Not every part of prepping for my mission is as high-tech as positioning my rifle and programming Kool Killer. A good sniper knows the importance of having a solid set-up routine that covers everything within his site range. Doing this ups the odds of survival. Before I consider myself to be in a locked and loaded position on any mission, I systematically dart my eyes from detail to detail, looking for any points of exposure. Points of exposure change from mission to mission. For this one, it’s as simple as limestone pebbles.
The white prickly pebbles are plentiful on this rock ledge. To neutralize the risk they present, I spent the better part of an hour gathering up the small loose stones, placing them into a handkerchief-sized cloth I carry, and relocating them to an area five feet behind me. I do not want to jeopardize an entire mission by accidentally knocking a pebble off a ledge and alerting the targets that I am here.
After finishing with the rocks, I studied the weather forecast for the hours I expect to be here. Weather patterns change quickly on the islands of Yemen. Changing locations after setup has been completed can be a critical error for a sniper. If he moves, his mission will most likely fail.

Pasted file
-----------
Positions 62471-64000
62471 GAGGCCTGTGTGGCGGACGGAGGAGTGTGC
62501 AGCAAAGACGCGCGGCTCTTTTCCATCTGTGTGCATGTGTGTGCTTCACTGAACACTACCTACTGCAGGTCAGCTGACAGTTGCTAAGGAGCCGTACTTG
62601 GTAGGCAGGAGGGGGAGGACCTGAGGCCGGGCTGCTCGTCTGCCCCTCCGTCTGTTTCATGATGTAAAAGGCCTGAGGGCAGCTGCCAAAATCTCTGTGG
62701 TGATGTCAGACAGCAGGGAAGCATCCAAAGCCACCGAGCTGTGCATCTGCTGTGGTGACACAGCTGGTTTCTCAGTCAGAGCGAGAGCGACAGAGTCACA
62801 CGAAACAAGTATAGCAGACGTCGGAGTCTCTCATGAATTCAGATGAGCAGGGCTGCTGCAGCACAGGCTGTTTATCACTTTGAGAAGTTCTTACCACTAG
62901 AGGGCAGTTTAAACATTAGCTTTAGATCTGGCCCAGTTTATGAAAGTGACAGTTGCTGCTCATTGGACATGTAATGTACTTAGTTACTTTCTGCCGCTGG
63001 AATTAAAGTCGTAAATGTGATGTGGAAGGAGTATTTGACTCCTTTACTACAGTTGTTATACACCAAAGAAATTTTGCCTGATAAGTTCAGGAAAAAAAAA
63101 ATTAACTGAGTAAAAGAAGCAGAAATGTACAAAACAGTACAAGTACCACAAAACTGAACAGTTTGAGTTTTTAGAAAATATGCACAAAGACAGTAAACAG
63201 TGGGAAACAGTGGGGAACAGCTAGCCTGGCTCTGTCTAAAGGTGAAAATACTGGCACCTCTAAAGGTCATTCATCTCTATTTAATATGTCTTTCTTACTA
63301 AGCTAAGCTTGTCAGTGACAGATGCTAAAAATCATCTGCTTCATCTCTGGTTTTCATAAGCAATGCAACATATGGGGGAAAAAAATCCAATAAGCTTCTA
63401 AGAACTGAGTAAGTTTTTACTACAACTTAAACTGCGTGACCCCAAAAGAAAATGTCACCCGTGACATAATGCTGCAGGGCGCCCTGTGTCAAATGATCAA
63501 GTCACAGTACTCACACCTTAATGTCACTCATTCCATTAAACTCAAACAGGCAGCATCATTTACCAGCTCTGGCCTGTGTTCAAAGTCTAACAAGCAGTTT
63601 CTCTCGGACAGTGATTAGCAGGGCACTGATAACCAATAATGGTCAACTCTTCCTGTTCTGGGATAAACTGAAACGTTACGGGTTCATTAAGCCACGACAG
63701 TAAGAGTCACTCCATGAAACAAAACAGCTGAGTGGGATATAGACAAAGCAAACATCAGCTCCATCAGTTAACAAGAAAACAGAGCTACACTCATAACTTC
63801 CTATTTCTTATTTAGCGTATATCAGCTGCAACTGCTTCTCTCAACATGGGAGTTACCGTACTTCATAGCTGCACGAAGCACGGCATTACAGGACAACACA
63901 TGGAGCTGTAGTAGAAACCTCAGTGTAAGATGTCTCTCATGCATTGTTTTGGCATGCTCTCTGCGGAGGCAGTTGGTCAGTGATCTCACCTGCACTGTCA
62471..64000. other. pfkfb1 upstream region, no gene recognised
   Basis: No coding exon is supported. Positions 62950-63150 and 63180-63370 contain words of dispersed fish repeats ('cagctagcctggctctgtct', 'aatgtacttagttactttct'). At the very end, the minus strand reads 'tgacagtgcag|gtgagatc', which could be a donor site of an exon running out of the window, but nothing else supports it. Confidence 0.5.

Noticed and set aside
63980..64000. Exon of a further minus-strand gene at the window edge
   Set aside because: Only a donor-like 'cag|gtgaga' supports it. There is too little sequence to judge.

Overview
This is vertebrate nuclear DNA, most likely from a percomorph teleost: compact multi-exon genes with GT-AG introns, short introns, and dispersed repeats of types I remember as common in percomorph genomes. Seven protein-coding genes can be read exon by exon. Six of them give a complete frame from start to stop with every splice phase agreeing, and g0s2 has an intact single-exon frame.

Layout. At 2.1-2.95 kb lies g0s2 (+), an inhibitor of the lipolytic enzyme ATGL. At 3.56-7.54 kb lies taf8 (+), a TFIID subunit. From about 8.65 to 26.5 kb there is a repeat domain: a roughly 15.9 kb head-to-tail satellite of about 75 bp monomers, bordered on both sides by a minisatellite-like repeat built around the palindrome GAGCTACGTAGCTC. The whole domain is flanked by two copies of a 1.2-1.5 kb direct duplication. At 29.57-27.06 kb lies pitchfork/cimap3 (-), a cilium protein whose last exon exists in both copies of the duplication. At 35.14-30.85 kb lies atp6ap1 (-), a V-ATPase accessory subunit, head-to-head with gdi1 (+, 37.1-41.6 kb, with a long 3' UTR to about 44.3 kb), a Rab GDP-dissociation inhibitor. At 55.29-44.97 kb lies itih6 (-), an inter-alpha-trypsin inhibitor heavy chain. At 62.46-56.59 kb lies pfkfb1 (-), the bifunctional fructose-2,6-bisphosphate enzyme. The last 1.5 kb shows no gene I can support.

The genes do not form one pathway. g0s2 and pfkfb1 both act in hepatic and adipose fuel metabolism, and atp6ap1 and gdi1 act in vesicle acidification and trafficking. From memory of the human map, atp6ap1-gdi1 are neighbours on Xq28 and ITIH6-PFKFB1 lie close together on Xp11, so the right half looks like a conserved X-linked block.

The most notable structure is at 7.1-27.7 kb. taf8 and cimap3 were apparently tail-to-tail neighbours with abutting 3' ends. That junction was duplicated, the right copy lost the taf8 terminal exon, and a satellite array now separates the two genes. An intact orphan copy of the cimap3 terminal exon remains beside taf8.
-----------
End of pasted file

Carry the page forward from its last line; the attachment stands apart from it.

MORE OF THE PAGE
After checking the weather a second time, I used a reversible camera attached to an expandable stick to test the effectiveness of my camouflage. I also planned a quick exit in case something goes wrong. A sniper needs to be able to vacate an area in seconds without leaving any evidence he has been there.
The last thing I did was empty my bladder. I am going to be flat on the ground for hours watching these men through a scope. The less I move, the better. I was sure to pee downwind from the cave so the smell of my urine does not give me away—or attract the wrong kind of wildlife.
The men I am watching are enjoying after-dinner conversation. My Arabic is limited, so I’m not able to catch most of their exchange. They seem happy tonight. I guess that’s a good thing—since they only have minutes to live.
If I have learned anything about myself as a sniper, it’s that I need to get to the killing before I develop sympathy. I do not know anything more about these six men than the others I’ve killed in the past, and I don’t want to. I just want to know how to best position myself to take six clean shots, which “kill order” gives me the best chance of survival, and the fastest way to get out of here when I’m finished.
I’ve done this 127 times in the last six years. I am very aware of my number. The running tally makes for great conversation at parties. Everyone wants to know how many “evil bastards” I’ve taken out. My number of successes also ups my confidence each time I sight another target in my scope. I refer to the men I kill by the order they die—never by name. Right now, I’m watching numbers 128 through 133.
For my professional killing services, I receive an annual salary of $250,000. In six years, I have earned 1.5 million dollars. That works out to be a little more than $11,000 per head. As I see it, I am looking at about $66,000 outside this cave. Many eyes are watching me today stateside. The expectation is high, and I will not disappoint. I intend to earn my pay.